Monochrome Watches
An online magazine dedicated to fine watches

The Gorgeous And Complex Ming 37.04 Monopusher

MING continues to celebrate its fifth anniversary in style, with a lovely monopusher chronograph watch.

| By Robin Nooy | 3 min read |

Anniversaries are to be celebrated. In life, in work, and in watches, as far as I am concerned. MING Watches apparently thinks so too and does so in true MING Style. Five years after the first watch designed by Ming Thein saw the light of day, the MING 37.04 Monopusher continues to celebrate half a decade of watchmaking under this now well-established name. With a unique style that looks little like anything else, MING has found its niche and knows how to create provocative at a relatively reasonable level. Every now and then, the brand likes to let loose a little and take things to a whole other level. To mark its fifth anniversary, MING  has created the 37.04 Monopusher, with a fascinating movement inside.

In just 5 short years MING has established a unique style, with fresh shapes and details, often incorporating very creative design elements. The MING 37.04 Monopusher falls in line with previous models and is part of the Special Projects Cave, a watchmaking program to create small runs of experimental watches. The MING 37.04 uses the same grade 5 titanium case seen in other watches in the 37-series collection, which measures 38mm in diameter and 11.9mm in height. This is finished with polished and brushed surfaces and has the brand’s signature flared lugs. On top is a domed sapphire crystal with an anti-reflective coating. The crown has an integrated pusher to start, stop, and reset the chronograph movement.

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The dial for the MING 37.04 is another sign of the brand’s creativity. A black guilloché base dial, made by Comblemine, has a sapphire crystal cover dial with a recessed subdial for the chronograph, and luminous inlays. The outer perimeter of the dial has a printed minute track and tachymeter and pulsometer scales. The hour indices are printed on the underside of the domed sapphire crystal that covers it all, with MING’s logo at 12′. A single subdial indicates the elapsed minutes up to 30. The central hour and minute hands, as well as the chronograph hands, are finished with Super-LumiNova X1.

MING has opted for a rather special movement in the 37.04 Monopusher. The LJP5000.M1 calibre was originally designed by François-Paul Journe, Vianney Halter and Denis Flageollet and was once used in the Cartier Tortue Monopoussoir. It has been reworked by La Joux Perret to MING’s specifications, with skeletonized bridges and plates finished in a grained 5N rose gold coating. MING doesn’t communicate on specs like jewels or frequency, but the original movement used 22 jewels and ran at 21,600vph and we expect that hasn’t changed. The power reserve is about 38 hours when fully wound by hand.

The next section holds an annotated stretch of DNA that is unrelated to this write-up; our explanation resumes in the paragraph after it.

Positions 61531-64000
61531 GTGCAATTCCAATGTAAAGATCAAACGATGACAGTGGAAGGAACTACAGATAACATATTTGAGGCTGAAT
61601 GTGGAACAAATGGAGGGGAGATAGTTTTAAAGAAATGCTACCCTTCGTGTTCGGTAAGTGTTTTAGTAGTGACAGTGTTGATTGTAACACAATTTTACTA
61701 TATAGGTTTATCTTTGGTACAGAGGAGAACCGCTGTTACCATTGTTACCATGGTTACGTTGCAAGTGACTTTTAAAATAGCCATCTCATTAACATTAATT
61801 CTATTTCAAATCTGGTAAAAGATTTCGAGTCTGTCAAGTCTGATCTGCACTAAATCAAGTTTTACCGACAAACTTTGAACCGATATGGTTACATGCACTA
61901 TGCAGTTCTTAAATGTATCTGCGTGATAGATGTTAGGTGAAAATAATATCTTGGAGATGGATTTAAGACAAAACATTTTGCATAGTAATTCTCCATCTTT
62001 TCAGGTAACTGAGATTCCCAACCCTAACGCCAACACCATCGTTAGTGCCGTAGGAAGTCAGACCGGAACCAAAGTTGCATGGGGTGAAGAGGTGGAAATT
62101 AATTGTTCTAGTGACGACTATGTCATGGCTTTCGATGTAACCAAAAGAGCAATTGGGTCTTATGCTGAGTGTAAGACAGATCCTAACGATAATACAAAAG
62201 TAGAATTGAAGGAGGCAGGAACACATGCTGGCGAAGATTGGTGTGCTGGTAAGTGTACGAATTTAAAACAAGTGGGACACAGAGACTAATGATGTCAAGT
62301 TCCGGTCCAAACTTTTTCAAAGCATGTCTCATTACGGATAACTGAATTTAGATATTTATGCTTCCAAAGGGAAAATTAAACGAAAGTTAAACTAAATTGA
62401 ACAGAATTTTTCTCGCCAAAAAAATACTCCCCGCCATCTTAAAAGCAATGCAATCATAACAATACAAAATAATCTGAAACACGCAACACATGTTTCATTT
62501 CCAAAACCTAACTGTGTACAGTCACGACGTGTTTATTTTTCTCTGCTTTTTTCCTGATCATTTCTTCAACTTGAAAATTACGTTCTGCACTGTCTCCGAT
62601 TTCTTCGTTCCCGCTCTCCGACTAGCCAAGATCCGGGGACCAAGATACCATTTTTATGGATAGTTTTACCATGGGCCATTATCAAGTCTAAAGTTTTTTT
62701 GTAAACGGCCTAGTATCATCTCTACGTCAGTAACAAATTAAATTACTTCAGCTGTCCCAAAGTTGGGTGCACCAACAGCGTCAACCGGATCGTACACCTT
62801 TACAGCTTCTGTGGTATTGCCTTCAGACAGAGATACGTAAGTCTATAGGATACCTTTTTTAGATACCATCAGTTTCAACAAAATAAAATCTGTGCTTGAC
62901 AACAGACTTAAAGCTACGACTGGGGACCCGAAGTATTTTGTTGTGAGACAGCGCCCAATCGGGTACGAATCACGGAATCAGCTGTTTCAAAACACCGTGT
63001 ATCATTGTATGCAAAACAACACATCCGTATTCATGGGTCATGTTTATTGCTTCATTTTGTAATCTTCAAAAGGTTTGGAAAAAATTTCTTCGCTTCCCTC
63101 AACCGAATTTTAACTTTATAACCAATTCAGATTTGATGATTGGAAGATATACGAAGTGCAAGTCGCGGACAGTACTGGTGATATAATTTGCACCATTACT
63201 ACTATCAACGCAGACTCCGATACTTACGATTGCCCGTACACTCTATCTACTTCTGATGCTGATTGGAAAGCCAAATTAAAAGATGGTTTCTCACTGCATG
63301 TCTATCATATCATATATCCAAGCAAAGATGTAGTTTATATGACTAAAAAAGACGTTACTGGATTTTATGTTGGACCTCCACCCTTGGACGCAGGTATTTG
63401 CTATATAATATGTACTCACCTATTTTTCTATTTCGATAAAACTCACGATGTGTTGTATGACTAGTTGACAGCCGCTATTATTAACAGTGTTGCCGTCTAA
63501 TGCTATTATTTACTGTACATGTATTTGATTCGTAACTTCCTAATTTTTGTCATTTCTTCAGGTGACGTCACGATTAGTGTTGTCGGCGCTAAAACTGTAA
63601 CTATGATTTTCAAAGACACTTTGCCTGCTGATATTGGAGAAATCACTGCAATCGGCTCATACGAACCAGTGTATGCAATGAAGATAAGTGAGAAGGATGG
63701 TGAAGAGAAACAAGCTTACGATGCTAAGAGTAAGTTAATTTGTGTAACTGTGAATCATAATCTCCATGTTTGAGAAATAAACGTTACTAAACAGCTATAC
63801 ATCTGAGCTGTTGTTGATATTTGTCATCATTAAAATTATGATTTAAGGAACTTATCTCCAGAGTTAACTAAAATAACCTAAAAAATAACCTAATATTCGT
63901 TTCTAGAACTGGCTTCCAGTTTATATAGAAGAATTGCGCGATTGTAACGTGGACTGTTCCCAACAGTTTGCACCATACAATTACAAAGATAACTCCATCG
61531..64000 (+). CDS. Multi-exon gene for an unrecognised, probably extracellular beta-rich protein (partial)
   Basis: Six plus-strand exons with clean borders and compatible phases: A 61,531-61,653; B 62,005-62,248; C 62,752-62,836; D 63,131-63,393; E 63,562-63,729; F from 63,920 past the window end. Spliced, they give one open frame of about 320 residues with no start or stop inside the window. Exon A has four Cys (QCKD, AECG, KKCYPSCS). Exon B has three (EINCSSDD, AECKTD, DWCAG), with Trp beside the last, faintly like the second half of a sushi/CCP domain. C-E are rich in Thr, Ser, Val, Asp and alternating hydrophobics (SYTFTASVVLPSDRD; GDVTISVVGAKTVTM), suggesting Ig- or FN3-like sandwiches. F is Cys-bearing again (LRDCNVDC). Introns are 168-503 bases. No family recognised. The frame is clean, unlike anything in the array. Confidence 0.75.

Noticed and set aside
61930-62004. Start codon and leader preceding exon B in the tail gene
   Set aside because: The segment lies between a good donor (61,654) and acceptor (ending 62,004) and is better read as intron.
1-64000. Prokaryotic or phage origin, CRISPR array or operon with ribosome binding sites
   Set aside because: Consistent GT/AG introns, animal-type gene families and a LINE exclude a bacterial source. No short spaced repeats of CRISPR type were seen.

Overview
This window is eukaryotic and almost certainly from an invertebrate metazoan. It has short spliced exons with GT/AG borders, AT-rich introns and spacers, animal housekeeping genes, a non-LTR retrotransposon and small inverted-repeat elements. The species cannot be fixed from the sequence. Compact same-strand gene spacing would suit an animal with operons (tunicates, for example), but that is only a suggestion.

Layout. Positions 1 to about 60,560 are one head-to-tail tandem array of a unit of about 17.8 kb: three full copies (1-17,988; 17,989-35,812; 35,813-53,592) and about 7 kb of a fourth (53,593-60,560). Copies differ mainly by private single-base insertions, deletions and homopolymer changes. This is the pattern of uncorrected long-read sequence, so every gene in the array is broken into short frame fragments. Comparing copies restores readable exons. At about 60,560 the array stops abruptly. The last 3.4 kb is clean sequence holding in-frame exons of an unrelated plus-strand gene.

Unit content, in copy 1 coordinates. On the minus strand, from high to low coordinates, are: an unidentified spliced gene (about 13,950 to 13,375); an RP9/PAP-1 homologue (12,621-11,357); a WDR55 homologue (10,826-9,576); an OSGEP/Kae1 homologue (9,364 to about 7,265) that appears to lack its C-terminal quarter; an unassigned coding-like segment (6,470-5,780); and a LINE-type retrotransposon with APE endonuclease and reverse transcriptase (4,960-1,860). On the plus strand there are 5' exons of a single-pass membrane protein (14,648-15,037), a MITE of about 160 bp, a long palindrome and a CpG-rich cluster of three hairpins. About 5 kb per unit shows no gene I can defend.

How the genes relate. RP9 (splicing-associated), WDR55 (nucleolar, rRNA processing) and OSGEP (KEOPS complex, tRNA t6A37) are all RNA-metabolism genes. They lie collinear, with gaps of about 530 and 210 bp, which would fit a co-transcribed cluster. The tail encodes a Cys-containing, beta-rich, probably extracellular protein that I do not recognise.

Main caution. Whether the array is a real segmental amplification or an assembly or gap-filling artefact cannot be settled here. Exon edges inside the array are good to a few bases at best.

The MING 37.04 Monpusher comes on a black Barenia leather strap with Ming’s keeperless stainless steel buckle. MIND adds a second strap of your choice, as well as a handmade leather travel pouch. Part of the Special Projects Cave, it is limited to 100 pieces and comes with a price tag of CHF 29,500. It will be made available exclusively through MING, with deliveries scheduled for March 2023.

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5 responses

  1. 29,500 x 100 = 2,950,000

    Ming is going to make 3 million SWISS FRANCS for a La Joux Perret movement, good, but it’s not like they developed their own.

    Correct me if I’m wrong, but it looks like these 100 Limited pieces are not numbered. Now this is to me the worst of greed. You’re asking 30 grand for a limited piece by Ming, no disrespect but you know, and you don’t even number the watches for your client.

    I simply find it outrageous. Just my opinion.

  2. it is always better in my opinion when limited editions are not numbered so that each one is equal rather than the numbers 1 and 8 or 18 being more sought after. Many brands these days would simply state 1 out of 100 for example on the case back. Others like Patek Philippe has never placed a number on its limited editions.

  3. To the above commenter — this is not a La-Joux Perret movement, but a movement by Journe and Debethune. The only thing LJP has done to the movement is service it and re-do some of the finishing on it (since the movements themselves are ~20 years old).

    Separately, these are numbered pieces.

  4. Not sure what I think about this Ming 37.04 Moonpusher. The subdial and all the indices look fussy and conventional, not in the spirit of Ming.

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